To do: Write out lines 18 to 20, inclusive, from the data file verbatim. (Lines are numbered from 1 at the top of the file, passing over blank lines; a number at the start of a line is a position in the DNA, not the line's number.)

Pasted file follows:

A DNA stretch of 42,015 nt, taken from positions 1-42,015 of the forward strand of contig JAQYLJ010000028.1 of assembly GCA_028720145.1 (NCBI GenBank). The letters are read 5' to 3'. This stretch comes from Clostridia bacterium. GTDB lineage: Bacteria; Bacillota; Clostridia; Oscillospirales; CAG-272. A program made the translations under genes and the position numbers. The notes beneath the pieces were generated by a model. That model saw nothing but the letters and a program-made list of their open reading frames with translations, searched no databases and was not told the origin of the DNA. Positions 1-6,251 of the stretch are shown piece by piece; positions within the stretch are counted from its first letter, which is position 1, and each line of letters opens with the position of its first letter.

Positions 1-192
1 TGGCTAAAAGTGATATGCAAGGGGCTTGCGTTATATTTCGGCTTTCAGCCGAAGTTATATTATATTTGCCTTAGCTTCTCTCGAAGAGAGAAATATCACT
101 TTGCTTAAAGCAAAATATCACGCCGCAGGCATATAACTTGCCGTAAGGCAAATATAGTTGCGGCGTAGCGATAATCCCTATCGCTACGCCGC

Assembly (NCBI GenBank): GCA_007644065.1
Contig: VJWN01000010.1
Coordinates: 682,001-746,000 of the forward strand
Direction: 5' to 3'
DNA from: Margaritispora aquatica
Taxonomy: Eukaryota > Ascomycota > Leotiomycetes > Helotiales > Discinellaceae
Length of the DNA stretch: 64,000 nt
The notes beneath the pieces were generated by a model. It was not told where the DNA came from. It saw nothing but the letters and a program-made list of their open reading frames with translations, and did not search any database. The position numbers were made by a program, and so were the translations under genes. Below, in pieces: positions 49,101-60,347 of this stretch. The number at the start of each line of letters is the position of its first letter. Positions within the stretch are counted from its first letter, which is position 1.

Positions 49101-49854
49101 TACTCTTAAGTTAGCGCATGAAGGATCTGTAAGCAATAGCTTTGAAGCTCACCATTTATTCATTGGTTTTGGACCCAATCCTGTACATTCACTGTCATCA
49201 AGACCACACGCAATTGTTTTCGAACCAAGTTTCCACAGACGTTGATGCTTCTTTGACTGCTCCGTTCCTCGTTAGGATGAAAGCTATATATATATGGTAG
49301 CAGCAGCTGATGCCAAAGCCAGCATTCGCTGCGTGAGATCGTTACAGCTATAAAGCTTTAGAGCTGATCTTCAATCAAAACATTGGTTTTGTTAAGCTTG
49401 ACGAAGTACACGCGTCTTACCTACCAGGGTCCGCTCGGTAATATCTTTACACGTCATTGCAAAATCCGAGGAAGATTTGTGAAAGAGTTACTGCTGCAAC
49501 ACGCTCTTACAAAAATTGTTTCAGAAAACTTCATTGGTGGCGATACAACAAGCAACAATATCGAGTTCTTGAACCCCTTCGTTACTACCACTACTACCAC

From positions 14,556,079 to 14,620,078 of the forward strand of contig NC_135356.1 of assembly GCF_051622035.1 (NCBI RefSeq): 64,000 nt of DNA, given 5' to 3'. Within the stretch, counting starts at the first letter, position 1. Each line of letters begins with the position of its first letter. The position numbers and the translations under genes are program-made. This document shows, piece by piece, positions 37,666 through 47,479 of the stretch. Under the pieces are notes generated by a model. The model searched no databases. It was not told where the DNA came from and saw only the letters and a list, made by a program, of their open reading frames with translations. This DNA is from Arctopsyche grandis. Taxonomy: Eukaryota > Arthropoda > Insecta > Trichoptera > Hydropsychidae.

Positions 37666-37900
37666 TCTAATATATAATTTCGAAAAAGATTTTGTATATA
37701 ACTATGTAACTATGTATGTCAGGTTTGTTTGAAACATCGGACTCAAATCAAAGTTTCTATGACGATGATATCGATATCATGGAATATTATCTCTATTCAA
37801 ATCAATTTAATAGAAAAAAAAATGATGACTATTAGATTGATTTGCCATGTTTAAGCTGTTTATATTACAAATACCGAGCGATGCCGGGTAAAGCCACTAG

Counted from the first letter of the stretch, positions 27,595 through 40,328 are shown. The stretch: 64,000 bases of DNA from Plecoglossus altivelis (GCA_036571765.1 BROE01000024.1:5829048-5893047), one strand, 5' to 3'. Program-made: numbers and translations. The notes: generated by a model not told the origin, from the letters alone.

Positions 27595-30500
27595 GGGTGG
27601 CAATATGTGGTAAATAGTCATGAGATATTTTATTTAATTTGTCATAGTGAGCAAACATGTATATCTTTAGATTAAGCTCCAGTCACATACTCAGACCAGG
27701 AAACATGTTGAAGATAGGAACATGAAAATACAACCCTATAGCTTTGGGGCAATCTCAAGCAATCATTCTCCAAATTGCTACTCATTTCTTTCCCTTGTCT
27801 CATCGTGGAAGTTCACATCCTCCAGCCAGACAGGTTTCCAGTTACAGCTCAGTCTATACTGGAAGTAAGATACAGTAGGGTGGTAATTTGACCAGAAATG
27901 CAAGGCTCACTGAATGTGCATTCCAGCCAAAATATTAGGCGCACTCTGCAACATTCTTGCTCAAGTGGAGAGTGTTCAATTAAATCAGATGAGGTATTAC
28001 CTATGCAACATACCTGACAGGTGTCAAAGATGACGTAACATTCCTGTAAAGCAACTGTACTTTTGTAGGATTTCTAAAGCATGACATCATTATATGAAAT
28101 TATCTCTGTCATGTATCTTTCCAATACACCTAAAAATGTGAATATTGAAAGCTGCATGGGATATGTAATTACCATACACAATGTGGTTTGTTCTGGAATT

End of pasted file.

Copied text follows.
49501 ACGCTCTTACAAAAATTGTTTCAGAAAACTTCATTGGTGGCGATACAACAAGCAACAATATCGAGTTCTTGAACCCCTTCGTTACTACCACTACTACCAC

From positions 14,556,079 to 14,620,078 of the forward strand of contig NC_135356.1 of assembly GCF_051622035.1 (NCBI RefSeq): 64,000 nt of DNA, given 5' to 3'. Within the stretch, counting starts at the first letter, position 1. Each line of letters begins with the position of its first letter. The position numbers and the translations under genes are program-made. This document shows, piece by piece, positions 37,666 through 47,479 of the stretch. Under the pieces are notes generated by a model. The model searched no databases. It was not told where the DNA came from and saw only the letters and a list, made by a program, of their open reading frames with translations. This DNA is from Arctopsyche grandis. Taxonomy: Eukaryota > Arthropoda > Insecta > Trichoptera > Hydropsychidae.

Positions 37666-37900